2001 shoe bomb attempt
|2001 Shoe Bomb Attempt|
One of the shoes containing the explosive.
|Location||En route to Miami, Florida, US from Paris, France|
|Date||December 22, 2001|
|Target||American Airlines Flight 63|
The 2001 shoe bomb attempt was a failed bombing attempt that occurred on December 22, 2001, on American Airlines Flight 63. The aircraft, a Boeing 767-300ER (registration N384AA) with 197 passengers and crew aboard, was flying from Charles de Gaulle Airport in Paris, France, to Miami International Airport in the U.S. state of Florida.
The perpetrator, Richard Reid, was subdued by passengers after unsuccessfully attempting to detonate plastic explosives concealed within his shoes. The flight was diverted to Logan International Airport in Boston, escorted by American jet fighters, and landed without further incident. Reid was arrested and eventually sentenced to 3 life terms plus 110 years, without parole.
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As Flight 63 was flying over the Atlantic Ocean, Richard Reid – an Islamic fundamentalist from the United Kingdom, and self-proclaimed Al-Qaeda operative – carried shoes that were packed with two types of explosives. He had been refused permission to board the flight the day before.
Passengers on the flight complained of a smoke smell shortly after meal service. One flight attendant, Hermis Moutardier, walked the aisles of the plane to locate the source. She found Reid sitting alone near a window, attempting to light a match. Moutardier warned him that smoking was not allowed on the airplane, and Reid promised to stop.
A few minutes later, Moutardier found Reid leaning over in his seat, and unsuccessfully attempted to get his attention. After she asked him what he was doing, Reid grabbed at her, revealing one shoe in his lap, a fuse leading into the shoe, and a lit match. He was unable to detonate the bomb: perspiration from his feet dampened the triacetone triperoxide (TATP) and prevented it from igniting.
Moutardier tried grabbing Reid twice, but he pushed her to the floor each time, and she screamed for help. When another flight attendant, Cristina Jones, arrived to try to subdue him, he fought her and bit her thumb.
The 6-foot-4-inch (1.93 m) tall Reid who weighed 215 pounds (97kg) was subdued by other passengers on the aircraft and immobilized using plastic handcuffs, seatbelt extensions, and headphone cords. A doctor administered diazepam found in the flight kit of the aircraft. Many of the passengers only became aware of the situation when the pilot announced that the flight was to be diverted to Logan International Airport in Boston.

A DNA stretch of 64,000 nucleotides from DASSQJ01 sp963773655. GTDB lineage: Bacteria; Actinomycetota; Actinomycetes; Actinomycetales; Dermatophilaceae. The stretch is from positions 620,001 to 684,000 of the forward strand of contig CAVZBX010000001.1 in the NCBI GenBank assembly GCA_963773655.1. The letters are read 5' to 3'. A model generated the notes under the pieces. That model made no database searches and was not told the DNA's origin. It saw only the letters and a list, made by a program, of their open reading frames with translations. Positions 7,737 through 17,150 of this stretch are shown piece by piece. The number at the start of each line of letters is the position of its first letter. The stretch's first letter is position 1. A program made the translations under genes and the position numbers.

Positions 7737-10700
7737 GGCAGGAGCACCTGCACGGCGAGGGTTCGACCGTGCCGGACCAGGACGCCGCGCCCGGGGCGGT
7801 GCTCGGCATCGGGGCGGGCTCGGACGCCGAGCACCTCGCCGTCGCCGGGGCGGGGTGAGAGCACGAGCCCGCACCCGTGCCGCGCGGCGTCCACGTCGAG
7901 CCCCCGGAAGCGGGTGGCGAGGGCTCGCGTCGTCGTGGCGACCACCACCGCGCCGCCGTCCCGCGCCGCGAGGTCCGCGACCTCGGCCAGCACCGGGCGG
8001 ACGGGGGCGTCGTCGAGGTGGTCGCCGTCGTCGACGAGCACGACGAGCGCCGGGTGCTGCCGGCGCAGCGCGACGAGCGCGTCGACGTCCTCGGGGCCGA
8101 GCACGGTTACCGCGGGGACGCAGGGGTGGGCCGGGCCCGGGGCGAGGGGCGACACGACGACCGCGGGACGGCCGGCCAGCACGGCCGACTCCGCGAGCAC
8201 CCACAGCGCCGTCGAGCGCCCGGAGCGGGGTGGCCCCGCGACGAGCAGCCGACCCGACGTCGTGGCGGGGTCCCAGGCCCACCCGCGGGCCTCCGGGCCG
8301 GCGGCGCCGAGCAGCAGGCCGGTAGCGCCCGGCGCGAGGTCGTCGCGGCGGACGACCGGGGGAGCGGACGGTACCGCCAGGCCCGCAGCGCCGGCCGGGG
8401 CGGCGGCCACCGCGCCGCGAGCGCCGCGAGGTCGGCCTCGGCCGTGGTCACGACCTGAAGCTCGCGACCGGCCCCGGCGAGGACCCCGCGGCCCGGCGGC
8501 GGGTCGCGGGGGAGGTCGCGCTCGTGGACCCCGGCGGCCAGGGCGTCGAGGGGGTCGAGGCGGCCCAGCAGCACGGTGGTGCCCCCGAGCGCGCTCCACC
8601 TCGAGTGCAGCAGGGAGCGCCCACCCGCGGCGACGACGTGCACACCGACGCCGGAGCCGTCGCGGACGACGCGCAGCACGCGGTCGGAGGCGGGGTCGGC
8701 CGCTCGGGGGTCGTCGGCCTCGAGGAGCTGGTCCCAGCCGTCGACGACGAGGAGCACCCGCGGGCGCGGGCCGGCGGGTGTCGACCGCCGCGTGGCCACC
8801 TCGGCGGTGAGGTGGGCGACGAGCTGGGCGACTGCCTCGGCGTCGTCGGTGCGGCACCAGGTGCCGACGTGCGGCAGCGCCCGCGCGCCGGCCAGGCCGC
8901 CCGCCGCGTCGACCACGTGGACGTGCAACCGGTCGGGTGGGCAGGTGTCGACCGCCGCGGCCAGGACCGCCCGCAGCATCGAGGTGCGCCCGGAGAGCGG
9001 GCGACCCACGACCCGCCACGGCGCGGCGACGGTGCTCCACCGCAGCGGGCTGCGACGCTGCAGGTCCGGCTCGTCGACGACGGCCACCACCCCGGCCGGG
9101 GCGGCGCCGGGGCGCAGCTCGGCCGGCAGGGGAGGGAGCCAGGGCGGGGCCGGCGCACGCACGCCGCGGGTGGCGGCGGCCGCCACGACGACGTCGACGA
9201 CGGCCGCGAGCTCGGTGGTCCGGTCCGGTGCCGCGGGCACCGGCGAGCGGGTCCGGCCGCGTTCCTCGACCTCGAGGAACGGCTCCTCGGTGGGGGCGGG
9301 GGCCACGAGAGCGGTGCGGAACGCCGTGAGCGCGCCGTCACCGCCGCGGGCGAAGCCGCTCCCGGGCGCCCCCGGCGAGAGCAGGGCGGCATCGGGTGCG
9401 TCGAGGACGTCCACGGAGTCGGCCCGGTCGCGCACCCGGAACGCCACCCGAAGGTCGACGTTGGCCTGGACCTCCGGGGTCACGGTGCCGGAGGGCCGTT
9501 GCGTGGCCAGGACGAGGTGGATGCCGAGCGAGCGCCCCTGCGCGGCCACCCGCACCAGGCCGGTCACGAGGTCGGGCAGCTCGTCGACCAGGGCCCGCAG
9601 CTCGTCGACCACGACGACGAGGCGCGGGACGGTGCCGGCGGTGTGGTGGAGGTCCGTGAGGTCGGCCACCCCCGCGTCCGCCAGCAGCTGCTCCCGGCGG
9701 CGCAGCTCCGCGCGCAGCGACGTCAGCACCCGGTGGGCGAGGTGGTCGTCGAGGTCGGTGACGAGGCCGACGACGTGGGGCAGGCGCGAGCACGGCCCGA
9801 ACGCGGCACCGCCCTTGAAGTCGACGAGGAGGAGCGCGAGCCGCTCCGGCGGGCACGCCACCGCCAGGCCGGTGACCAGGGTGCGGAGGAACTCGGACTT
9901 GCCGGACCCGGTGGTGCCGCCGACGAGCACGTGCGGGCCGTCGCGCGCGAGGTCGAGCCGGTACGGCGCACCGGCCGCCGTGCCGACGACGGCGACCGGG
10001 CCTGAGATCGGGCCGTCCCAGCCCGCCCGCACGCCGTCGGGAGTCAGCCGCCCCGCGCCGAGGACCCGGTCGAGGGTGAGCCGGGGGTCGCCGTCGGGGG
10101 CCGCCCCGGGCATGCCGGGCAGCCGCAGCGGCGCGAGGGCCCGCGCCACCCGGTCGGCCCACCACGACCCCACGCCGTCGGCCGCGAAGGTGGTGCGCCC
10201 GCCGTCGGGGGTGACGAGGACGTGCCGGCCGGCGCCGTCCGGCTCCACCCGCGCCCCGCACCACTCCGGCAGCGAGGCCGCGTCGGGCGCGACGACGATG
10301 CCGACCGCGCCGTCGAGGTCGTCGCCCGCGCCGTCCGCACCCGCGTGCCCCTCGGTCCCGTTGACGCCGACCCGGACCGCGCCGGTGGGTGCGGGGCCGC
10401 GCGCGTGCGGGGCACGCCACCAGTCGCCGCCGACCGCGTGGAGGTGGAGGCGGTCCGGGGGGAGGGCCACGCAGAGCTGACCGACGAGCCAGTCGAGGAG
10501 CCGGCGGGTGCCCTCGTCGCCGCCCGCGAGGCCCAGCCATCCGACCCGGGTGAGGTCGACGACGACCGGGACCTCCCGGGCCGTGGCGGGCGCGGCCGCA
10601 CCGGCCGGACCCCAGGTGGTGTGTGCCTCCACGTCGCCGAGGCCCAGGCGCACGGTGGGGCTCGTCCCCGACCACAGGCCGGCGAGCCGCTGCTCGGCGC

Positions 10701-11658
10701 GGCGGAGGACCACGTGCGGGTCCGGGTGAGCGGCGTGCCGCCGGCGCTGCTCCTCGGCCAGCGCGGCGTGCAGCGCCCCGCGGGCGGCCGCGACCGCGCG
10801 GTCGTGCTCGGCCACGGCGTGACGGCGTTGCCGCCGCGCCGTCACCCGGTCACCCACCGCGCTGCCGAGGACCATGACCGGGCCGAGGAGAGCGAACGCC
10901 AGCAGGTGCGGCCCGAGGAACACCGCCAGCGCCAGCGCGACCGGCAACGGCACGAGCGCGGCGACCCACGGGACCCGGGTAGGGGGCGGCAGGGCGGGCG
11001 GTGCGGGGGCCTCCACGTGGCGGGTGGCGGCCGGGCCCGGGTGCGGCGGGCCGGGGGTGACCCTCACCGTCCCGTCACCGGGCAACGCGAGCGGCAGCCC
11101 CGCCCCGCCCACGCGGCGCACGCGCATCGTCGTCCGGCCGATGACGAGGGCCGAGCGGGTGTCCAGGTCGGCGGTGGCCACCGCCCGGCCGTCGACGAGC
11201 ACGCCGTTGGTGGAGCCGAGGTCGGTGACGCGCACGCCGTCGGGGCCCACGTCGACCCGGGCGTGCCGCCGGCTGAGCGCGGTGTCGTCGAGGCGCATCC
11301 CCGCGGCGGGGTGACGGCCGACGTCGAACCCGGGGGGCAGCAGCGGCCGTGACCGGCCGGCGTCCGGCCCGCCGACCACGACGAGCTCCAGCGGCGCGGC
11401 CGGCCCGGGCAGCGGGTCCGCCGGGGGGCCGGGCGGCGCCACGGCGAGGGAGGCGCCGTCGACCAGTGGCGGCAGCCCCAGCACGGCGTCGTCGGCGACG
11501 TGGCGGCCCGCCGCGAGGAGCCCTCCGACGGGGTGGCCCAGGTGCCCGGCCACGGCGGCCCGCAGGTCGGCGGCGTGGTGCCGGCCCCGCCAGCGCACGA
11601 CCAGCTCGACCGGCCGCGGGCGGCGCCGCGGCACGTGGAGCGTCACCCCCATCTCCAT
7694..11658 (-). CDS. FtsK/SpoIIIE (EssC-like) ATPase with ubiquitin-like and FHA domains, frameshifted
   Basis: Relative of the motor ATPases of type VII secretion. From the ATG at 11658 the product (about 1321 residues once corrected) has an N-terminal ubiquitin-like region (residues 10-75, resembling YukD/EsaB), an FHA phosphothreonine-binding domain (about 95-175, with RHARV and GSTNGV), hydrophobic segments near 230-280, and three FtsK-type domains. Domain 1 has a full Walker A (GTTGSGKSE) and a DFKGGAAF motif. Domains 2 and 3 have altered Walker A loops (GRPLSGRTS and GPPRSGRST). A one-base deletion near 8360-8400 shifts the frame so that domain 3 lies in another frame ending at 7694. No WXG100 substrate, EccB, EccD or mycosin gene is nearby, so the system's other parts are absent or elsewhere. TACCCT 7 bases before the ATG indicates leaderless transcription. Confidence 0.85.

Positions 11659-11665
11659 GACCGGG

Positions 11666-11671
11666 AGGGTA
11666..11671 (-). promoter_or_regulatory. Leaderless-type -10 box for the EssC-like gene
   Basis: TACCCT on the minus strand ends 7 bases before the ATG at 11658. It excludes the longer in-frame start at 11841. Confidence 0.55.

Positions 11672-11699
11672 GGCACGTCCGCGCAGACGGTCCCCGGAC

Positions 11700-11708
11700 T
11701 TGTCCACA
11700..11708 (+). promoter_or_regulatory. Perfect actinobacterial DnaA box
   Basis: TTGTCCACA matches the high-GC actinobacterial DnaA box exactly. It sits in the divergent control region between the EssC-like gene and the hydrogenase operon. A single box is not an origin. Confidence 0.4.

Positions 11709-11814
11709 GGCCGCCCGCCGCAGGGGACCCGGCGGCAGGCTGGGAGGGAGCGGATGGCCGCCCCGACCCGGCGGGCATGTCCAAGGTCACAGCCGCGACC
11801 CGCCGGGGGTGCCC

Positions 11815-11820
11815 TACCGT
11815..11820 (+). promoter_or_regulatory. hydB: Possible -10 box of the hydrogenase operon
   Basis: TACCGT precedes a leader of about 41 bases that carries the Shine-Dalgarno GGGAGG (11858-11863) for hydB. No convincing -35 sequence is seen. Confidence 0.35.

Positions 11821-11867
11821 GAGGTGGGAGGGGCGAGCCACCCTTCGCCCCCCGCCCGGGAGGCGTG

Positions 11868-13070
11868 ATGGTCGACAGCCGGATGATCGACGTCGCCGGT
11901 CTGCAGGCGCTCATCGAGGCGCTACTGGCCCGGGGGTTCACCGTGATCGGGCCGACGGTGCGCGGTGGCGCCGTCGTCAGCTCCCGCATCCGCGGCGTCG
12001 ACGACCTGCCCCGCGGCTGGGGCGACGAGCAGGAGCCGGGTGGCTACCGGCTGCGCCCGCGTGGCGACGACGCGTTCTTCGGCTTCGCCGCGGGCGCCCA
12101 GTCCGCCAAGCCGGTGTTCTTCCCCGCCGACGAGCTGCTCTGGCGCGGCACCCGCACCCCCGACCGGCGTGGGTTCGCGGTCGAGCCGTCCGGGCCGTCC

Two F-15 fighter jets escorted Flight 63 to Logan Airport. The plane parked in the middle of the runway, and Reid was arrested on the ground while the rest of the passengers were bussed to the main terminal. Authorities later found over 280 grams (10 oz) of TATP and PETN hidden in the hollowed soles of Reid's shoes, enough to blow a substantial hole in the aircraft. He pleaded guilty, was convicted, sentenced to 3 life terms plus 110 years without parole and incarcerated at Supermax prison ADX Florence.
Six months after the crash of American Airlines Flight 587 in Queens, New York on November 12, 2001, Mohammed Mansour Jabarah agreed to cooperate with American authorities in exchange for a reduced sentence. He said that fellow Canadian Abderraouf Jdey had been responsible for the flight's destruction, using a shoe bomb similar to that found on Reid several months earlier. This claim remains unsubstantiated by the investigation into the cause of the crash; Jabarah was a known colleague of Khalid Sheikh Mohamed, and said that Reid and Jdey had both been enlisted by the al-Qaeda chief to participate in identical plots.
In 2006, security procedures at US airports were changed to have people remove their shoes before proceeding through scanners, in response to this incident. The requirement was phased out for some travelers, particularly those with TSA PreCheck, in 2011. Also in 2011, the rules were relaxed to allow children 12 and younger and adults 75 and older to keep their shoes on during security screenings.
Flight Number AAL63 continues to be used on the route from Paris to Miami. Although the route now operates with a Boeing 777 due to the Boeing 767 being retired from American Airlines in 2020.  N384AA is now a cargo plane. 
- Bomb on Flight 63 Telegraph Media Group Limited 2015
- 1988 Lockerbie Bombing, Pan Am plane destroyed by PETN bomb, killing 270 people – event happened 13 years exactly prior to the shoe bomb incident
- 1994 Philippine Airlines Flight 434, test run for al-Qaeda Operation Bojinka, killing one plane passenger in bombing
- 1995 Bojinka plot, al-Qaeda plot to blow up 12 planes as they flew from Asia to the US
- 2006 Transatlantic Aircraft Plot, failed plot to blow up at least 10 planes as they flew from the UK to the US and Canada
- 2009 Christmas Day bomb plot, failed al-Qaeda PETN bombing of plane
- 2010 cargo plane bomb plot, failed al-Qaeda PETN bombing of plane
- List of accidents and incidents involving commercial aircraft
- List of terrorist incidents, 2001
- September 11 Attacks
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- O'Keefe, Ed; Halsey III, Ashley (September 6, 2011). "Shoe removal requirement at airports to be phased out". The Washington Post. Retrieved December 21, 2019.
- Hilkevitch, Jon. "TSA: Children pose little risk, can keep shoes on during security check". chicagotribune.com. Retrieved 2020-08-13.
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